Emerging Cities at the Museum of Cycladic Art
Τhree ancient cities of Crete will be reborn at the Museum of Cycladic Art in an unique exhibition, – “Crete. Emerging Cities: Aptera, Eleutherna, Knossos. Three Ancient Cities Come Alive”. The exhibit will be enhanced by rich visual aids and innovative technologies.
Apart from their close geographical proximity, Aptera, Eleutherna and Knossos share a similar history of creation, decline, destruction and demise. Hundreds of ancient objects, guarded and preserved by the Archaeological Ephorates and Museums of Crete, will for the first time, be transported to Athens for exhibition.
The exhibit will include more than 500 objects (statues, figurines, inscriptions, vases, weapons, tools, jewelry, coins and other artwork) dating from the Neolithic (7th-6th millennium BC) to the Byzantine eras (8th century CE).
A unique part of the exhibit will be the projection of Google Earth images of Crete and the three cities onto the floor of the museum. This innovative use of technology was created by Arizos Zambikos-GR405 Architects and allows the visitor to take a virtual walking tour of the sites.
The exhibition ends with the projected image of the sea that surrounds Crete, where two bull heads emerge – one as Minoan art and the other by Picasso. This is a small teaser of the work that will be on display in the next Museum of Cycladic Art exhibition entitled, “Picasso and Antiquity: Line and Clay”, which will open in June 2019. The exhibit will include antquities from Crete, Greece and the Mediterranean.
The Emerging Cities exhibition is a collaboration of the Archaeological Museum of Herakleion, the Archaeological Museum of Rethymno, the University of Crete (Museum of Ancient Eleutherna Research Center), the British School of Athens, Knossos Stratigraphic Museum and FABA (Fundación Almine y Bernard Ruiz-Picasso para el Arte), with the support of the Region of Crete.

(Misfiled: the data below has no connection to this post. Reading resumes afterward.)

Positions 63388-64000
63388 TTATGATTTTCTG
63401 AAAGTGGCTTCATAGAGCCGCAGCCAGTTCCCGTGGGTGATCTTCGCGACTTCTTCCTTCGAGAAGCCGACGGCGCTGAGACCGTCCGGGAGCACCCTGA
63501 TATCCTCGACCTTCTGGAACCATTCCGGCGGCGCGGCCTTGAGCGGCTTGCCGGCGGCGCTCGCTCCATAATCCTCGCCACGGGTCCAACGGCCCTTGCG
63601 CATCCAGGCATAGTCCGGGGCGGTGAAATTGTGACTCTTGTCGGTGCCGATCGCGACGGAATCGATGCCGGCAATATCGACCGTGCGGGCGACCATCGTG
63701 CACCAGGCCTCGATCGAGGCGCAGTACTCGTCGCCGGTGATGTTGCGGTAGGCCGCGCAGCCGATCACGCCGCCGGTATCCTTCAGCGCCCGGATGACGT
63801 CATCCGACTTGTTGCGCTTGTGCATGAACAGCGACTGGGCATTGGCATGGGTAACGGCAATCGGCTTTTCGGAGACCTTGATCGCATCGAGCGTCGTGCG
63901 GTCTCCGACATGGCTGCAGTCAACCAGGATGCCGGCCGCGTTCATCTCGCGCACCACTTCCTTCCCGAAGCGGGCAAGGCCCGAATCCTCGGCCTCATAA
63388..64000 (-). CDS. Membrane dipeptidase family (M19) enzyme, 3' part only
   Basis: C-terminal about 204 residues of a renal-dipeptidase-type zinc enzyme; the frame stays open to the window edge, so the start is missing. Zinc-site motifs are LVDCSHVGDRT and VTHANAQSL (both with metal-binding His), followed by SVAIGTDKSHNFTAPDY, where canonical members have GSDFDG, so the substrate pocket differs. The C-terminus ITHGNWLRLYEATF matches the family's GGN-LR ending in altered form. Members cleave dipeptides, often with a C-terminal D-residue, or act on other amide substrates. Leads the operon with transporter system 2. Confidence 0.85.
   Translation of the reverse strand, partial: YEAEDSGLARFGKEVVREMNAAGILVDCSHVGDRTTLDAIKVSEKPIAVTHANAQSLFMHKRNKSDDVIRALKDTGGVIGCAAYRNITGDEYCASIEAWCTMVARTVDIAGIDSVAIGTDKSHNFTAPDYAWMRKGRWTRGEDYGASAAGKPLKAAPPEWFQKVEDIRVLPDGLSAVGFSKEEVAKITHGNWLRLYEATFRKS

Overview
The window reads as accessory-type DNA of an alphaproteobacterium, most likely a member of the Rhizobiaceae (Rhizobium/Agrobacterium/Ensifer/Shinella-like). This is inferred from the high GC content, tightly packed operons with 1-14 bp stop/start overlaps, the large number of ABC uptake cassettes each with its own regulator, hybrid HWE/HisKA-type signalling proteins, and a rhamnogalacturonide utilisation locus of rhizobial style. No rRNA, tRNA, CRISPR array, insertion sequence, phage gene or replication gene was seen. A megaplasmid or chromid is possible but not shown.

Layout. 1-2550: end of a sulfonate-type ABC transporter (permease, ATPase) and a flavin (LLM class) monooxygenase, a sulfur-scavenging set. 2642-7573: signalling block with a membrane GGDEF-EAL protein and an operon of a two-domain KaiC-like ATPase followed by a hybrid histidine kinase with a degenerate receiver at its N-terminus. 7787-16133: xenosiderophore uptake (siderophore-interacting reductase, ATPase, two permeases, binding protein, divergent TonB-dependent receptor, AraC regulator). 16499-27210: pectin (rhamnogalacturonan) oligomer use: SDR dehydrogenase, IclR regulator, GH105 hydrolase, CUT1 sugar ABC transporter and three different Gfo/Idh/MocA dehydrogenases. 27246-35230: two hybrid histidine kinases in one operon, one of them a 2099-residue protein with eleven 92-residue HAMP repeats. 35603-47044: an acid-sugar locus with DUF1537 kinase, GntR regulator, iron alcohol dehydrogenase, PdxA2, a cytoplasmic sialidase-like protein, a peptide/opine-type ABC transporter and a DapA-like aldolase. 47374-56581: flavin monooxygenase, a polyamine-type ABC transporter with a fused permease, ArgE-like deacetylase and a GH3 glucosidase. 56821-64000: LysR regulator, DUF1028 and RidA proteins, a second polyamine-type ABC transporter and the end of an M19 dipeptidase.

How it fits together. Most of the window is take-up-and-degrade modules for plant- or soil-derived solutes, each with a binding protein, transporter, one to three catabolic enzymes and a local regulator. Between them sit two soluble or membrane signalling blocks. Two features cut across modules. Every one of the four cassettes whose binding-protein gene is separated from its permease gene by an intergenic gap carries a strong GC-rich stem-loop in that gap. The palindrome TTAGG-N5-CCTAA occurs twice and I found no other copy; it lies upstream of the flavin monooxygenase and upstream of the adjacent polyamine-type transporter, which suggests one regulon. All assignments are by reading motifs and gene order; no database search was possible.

The exhibition will run until April 30, 2019.
Petroulakis was the first to investigate portions of the city acropolis in 1898, followed by Payne who conducted a short excavation in 1929. A complete excavation of the city was done by the University of Crete in 1984.
Aptera, the city that dominates the Souda Bay, resembles Eleutherna. Its systematic excavation was requested in 1984 by the University of Crete. The Hellenic Ministry of Culture gave the excavation of Aptera to the Archaeological Service, which continues its work today.
For Knossos, the exhibition’s main purpose is to make the visitor understand that Knossos is not just the palace. Knossos was an entire city whose significance began long before the palace was buit. It was a large city with harbors and cemeteries where history stretches to the dawn of Christianity. For this reason, the exhibition contains just a few elements from the well-known palatial center.
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